Each year more than one and a half million plains game – mostly wildebeest, zebra and gazelle – move en-masse through the Serengeti following the rains and the lush new grass it heralds; the Great Migration, covering 600 miles in total, is under way.
The Serengeti, arguably the most famous but certainly the oldest of Tanzania’s national parks and a World Heritage Site, is reached via the northern gateway town of Arusha, itself nestling in the lee of Mount Kilimanjaro. In the local language of the Maasai, Serengeti translates into “endless plains” and there could never be a more apt name as the savannah grasslands stretch to the horizon and far beyond only occasionally broken with wooded hills, monumental rocky kopjes and rivers lined with elegant acacia trees. The park is so vast – ten times the size of the Masai Mara – that its far reaches provide refuge to the endangered black rhino and safe breeding areas for the vulnerable cheetah. The Serengeti is also renowned for its wealth of lions, leopard and hyena, almost 1,000 other mammals and 500 species of birds.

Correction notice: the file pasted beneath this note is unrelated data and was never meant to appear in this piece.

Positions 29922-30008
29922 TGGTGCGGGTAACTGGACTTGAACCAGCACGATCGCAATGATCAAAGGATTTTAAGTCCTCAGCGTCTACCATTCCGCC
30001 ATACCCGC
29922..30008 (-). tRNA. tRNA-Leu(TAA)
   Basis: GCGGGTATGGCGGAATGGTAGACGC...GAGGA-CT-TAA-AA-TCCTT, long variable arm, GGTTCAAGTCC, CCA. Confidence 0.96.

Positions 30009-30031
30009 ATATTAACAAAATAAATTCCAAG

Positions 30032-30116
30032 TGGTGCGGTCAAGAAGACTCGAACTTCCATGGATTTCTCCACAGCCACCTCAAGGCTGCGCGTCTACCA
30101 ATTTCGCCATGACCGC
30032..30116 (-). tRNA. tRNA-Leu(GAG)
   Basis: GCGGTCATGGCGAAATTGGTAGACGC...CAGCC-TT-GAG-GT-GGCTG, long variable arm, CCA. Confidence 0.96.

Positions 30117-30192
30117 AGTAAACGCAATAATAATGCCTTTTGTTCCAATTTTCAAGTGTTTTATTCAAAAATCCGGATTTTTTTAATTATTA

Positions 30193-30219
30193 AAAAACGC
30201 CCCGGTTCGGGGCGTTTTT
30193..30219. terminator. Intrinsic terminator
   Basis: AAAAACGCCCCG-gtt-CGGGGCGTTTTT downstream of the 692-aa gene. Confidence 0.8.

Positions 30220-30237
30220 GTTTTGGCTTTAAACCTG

As part of the classic Northern Circuit, that includes the beauty of Lake Manyara and the magnificence of the Ngorongoro Crater, the Serengeti is the perfect finale to any safari. Travel from December to July to see the Great Migration – with the herds moving northwards towards the Mara River from July to September and crossing back from October to December.
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Serengeti National Park is not in any of our loaded itineraries.
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